Did I read you were tackling the Simpson? How did the trip go? We went across solo, the weekend of the Birdsville Races. We had an easy go of it and nothing untoward happened.
0
FollowupID: 890867

Follow Up By: Allan B (Sunshine Coast) - Wednesday, May 09, 2018 at 19:40

Wednesday, May 09, 2018 at 19:40
.
Nah Deejay, the Simpson is not in my current sights. I now only view it as a shortcut to the Western Deserts and even then use the southern route (Rig Rd etc) provided the Warburton Crossing is open.
Cheers
Allan

Member
My Profile  My Blog  Send Message

0
FollowupID: 890868

Follow Up By: Deejay - Sunday, May 13, 2018 at 17:34

Sunday, May 13, 2018 at 17:34
OK Allan, I'm pretty sure I followed your instructions correctly. I put the probes of the multimeter into the Anderson plug on the end of the lead from the solar panel. It read 11.23 volts. The thing that Jeepster recommended read 11.27 volts and zero amps. I then hooked up the multimeter and changed jacks and scale and it read 10.4mA. You said it should be 6 or 7 amps so something isn't right. It's over my head so I've packed it all into the car and I'll go and see the solar mob in Caboolture tomorrow. Thanks for trying to help though. Deejay.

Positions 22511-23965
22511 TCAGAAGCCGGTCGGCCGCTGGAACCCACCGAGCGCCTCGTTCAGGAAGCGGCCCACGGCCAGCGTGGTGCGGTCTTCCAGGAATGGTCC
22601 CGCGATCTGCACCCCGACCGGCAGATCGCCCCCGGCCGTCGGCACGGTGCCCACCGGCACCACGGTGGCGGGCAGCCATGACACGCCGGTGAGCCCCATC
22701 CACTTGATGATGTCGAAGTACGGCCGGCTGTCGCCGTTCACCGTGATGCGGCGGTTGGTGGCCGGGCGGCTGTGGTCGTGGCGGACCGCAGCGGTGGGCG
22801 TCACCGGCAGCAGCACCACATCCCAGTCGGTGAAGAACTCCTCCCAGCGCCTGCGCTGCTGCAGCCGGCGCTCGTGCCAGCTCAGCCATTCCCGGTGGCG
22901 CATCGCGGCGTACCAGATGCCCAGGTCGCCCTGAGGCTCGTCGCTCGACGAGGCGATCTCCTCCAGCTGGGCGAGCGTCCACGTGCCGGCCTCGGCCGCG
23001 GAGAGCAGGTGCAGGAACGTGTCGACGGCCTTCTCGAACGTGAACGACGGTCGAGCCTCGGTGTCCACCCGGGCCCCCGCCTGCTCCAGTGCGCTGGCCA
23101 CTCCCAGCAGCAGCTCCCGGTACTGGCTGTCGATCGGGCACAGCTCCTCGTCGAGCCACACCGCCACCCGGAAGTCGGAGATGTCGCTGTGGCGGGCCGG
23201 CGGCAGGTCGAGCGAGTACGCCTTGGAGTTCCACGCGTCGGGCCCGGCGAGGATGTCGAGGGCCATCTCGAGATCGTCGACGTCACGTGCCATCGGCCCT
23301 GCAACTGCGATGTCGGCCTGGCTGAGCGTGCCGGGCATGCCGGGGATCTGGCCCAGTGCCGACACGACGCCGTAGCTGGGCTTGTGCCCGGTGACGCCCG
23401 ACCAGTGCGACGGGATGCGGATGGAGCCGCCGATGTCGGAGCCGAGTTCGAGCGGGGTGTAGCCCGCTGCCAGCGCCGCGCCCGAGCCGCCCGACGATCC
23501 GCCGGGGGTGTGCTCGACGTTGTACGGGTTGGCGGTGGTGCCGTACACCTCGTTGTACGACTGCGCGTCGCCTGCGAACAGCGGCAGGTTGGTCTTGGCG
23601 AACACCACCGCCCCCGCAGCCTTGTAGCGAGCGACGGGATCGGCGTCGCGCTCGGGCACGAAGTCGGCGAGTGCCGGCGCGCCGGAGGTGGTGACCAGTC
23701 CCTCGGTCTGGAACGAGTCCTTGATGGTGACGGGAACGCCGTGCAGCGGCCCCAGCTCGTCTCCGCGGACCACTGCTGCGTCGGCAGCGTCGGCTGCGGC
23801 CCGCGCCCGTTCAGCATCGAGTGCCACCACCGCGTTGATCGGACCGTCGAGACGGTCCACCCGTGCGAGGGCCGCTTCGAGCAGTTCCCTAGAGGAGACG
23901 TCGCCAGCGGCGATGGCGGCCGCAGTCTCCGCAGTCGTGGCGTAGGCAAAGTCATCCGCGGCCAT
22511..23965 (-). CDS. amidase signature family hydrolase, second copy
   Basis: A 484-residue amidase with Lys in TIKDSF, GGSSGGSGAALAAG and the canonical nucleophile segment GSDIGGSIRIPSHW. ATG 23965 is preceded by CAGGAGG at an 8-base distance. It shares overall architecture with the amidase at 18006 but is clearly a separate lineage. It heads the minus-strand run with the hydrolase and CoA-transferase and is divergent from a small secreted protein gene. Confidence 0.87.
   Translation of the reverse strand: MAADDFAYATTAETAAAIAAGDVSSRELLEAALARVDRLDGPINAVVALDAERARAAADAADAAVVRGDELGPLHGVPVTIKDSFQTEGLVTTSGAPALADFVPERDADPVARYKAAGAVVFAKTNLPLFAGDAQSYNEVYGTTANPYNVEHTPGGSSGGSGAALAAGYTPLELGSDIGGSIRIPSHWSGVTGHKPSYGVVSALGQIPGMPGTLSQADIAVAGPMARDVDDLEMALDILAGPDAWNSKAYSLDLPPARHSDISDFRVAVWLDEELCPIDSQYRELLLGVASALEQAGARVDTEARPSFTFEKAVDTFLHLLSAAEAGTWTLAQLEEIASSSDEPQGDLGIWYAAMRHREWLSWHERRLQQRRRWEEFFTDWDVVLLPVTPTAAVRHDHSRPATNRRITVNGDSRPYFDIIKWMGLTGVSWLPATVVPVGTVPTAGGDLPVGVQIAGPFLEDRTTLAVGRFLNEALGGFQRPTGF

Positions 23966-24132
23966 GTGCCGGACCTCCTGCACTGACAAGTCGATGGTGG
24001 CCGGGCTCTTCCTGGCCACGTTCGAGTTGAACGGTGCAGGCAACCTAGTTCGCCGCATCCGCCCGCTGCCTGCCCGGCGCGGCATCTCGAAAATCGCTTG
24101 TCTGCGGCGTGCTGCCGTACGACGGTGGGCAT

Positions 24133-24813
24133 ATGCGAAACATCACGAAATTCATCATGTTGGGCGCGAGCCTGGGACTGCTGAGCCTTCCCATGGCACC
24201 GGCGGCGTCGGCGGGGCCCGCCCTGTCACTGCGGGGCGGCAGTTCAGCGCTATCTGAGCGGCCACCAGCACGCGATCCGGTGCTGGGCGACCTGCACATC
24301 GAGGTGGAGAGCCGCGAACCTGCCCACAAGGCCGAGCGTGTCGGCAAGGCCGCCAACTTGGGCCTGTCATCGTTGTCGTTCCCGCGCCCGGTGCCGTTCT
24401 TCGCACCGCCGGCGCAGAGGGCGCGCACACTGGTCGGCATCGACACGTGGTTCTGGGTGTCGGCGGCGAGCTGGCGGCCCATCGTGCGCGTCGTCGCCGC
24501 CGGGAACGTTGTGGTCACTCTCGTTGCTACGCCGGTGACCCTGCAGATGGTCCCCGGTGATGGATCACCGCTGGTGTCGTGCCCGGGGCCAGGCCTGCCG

0
FollowupID: 890977

Follow Up By: Allan B (Sunshine Coast) - Sunday, May 13, 2018 at 17:52

Sunday, May 13, 2018 at 17:52
.
Deejay,

If the panel open-circuit voltage is only 11.23v instead of about 20v then it does not look too good for the panel. Nor would it charge a nom.12v battery. I am not surprised that it can only deliver 10.4mA. Best to put it into the hands of the supplier.

Just be sure that you have the panel connections correct. Use the diagram below to check. And it could be also worth checking that both panels terminal markings of Pos & Neg are correct by disconnecting the wiring and place a voltmeter across the terminals in sunshine.


Cheers
Allan

Member
My Profile  My Blog  Send Message

0
FollowupID: 890979

Follow Up By: Deejay - Sunday, May 13, 2018 at 18:16

Sunday, May 13, 2018 at 18:16
Thanks Allan.
First question. Despite the information I was given in my posting of a few weeks back, does it really matter which way the panel is wired - series or parallel? What would YOU advise? If you reckon 'series' then I'll swap it back.